Building communities is all about giving of ourselves with no implicit deal in return. Communities encourage service, generosity, and cooperation. What can I do for you?

Once we build communities, the concept of our interconnectedness becomes evident and real. We are each connected to the world and to each other in ways we understand with our hearts far better than we intuit with our minds.

Yes, you and I and your neighbor (even the crazy one who keeps a Komodo dragon for a pet) and David Hasselhoff and Jacinda Ardern (extra credit if you knew she is Prime Minister of New Zealand), we are all connected; we are all human.

Feeling connected is one of the basic ingredients we need to thrive. When we don’t have connectedness, we hurt.

Our sense of connection is internal. It doesn’t depend on how many followers we have on Twitter, or friends we have on Facebook. It depends on how we feel inside. We can work to develop it.

When we have a positive attitude, when we show empathy, when we are truly present in our conversations, and when we care about the needs of others, we are developing our sense of connection.

Each of us has our own discrete strengths and gifts, but together as a community, we are stronger than we are individually. Our connections are what make us resilient.

The Apostle Paul said it in Romans: ” For just as each of us has one body with many members, and these members do not all have the same function, so in Christ we, though many, form one body, and each member belongs to all the others. We have different gifts, according to the grace given to each of us.”


I am linking with Fairytales and Fitness for Friday 5, Raisie Bay for Word of the Week, Amy at Live Life Well, Susan B Mead for Dancing With Jesus, Embracing the Unexpected for Grace and Truth, Counting My Blessings for Faith ‘n Friends, and Morgan’s Milieu for Post, Comment, Love.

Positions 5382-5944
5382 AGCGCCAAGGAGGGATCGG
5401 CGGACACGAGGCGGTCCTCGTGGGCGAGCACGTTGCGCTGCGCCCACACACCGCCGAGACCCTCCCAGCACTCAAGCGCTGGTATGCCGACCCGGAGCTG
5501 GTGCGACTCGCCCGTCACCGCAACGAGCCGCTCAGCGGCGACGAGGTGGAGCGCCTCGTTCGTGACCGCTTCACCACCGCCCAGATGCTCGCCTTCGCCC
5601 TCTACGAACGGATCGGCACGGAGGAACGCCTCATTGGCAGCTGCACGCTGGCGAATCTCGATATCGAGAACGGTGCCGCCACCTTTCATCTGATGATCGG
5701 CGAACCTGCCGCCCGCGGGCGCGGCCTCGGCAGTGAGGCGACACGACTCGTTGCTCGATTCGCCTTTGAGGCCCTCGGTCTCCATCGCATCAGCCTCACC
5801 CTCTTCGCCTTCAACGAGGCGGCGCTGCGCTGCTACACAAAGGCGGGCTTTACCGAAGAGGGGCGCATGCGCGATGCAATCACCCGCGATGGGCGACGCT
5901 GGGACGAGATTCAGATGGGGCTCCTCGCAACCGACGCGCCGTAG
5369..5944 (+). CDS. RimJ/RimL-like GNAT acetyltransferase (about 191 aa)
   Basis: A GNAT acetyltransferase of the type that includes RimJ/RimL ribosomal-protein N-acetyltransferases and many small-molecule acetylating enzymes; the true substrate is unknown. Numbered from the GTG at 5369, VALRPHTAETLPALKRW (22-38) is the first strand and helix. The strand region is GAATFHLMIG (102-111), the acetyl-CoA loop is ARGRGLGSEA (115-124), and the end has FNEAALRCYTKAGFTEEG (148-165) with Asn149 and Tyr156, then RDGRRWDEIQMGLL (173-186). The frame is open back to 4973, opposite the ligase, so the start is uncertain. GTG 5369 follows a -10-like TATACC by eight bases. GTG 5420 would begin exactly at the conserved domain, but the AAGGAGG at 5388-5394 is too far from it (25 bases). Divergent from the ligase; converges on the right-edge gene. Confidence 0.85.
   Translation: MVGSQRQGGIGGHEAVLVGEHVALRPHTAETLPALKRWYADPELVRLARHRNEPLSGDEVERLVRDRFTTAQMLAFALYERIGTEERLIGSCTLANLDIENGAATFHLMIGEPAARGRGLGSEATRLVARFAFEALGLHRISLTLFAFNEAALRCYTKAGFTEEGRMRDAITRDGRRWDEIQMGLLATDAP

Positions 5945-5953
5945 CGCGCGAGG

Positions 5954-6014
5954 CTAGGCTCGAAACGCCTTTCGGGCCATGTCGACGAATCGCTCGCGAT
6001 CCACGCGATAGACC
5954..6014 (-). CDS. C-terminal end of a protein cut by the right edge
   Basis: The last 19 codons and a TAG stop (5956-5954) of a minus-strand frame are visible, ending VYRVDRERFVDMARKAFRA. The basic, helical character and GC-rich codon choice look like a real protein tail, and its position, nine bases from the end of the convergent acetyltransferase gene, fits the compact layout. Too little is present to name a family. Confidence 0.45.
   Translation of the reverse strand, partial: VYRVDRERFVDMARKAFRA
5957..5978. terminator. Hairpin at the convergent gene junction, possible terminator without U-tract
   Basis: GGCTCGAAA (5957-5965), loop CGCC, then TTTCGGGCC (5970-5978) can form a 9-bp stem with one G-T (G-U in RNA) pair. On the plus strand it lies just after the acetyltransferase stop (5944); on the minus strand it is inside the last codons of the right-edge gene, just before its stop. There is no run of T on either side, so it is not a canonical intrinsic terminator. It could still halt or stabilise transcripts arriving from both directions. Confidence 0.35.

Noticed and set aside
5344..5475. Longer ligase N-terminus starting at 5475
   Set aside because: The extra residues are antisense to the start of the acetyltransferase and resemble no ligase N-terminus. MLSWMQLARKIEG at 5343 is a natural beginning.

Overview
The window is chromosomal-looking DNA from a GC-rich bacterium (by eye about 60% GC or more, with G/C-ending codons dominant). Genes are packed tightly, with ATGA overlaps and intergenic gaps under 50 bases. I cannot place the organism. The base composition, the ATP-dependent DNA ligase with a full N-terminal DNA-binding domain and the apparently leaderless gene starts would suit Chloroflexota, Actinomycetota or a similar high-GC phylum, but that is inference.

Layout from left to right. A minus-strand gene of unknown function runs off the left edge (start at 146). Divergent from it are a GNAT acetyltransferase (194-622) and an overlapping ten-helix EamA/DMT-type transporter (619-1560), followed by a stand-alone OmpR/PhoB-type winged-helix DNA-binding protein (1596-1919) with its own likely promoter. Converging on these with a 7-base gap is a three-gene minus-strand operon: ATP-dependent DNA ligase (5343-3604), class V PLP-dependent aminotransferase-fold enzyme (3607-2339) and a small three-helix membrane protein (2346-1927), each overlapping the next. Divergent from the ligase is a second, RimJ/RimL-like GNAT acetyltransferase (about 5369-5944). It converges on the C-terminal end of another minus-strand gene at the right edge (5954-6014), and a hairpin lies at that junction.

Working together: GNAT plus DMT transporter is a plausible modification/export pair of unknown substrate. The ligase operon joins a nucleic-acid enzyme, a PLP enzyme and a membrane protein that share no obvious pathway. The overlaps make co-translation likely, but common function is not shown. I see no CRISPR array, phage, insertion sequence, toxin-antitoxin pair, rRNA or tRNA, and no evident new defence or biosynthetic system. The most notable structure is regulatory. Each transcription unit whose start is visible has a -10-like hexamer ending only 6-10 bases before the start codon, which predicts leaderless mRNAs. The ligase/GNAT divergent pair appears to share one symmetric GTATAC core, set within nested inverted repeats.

1. So true. What I love about my various interests wherever it be boating or knitting or running or tennis, are the people I’ve met who share and support these activities.

    Life would be so boring if we led it alone.

    Many people do prefer the solo route. They could run with a group but choose another day because the weather is better. If I can, I always choose company over convenience.

    Liked by 1 person

  2. OUr moms running group also feels like a community to me as well. I love it when we all come together big or small for a cause or just for a run or coffee. It’s fantastic you can get 50 people to attend a run!

    Liked by 1 person

    • I see a moms’ running group meeting in the park near us often. I didn’t have that community when my kids were little, but then when I ran, I had 30 glorious minutes of alone-time – a luxury in those days!


  3. Yes, to communities, in all shapes and sizes. Made up of so many links. Some weak. Some strong. Changing all the time. There is a kind of trust that you will be accepted. Only way to find out is to join in and try. I’ve been blogging nine years and it has changed so much even in that time. Some people will disappear suddenly and you’re left wondering. Others will ignore you. Who knows if they mean to. Most people are supportive. I have connected with so many wonderful people over the years through my blog. It’s unlikely I’d ever have met them otherwise. I have no idea how must inspiration and encouragement I’ve received, in that time. I can only hope I’ve given as much in return. I love the idea of your running community. Totally agree about the hosting once idea. I’d end up taking a tray of meringues and strawberries every week. Probably not the healthiest choice, but it is my fall back dish! Here’s to communities. #wotw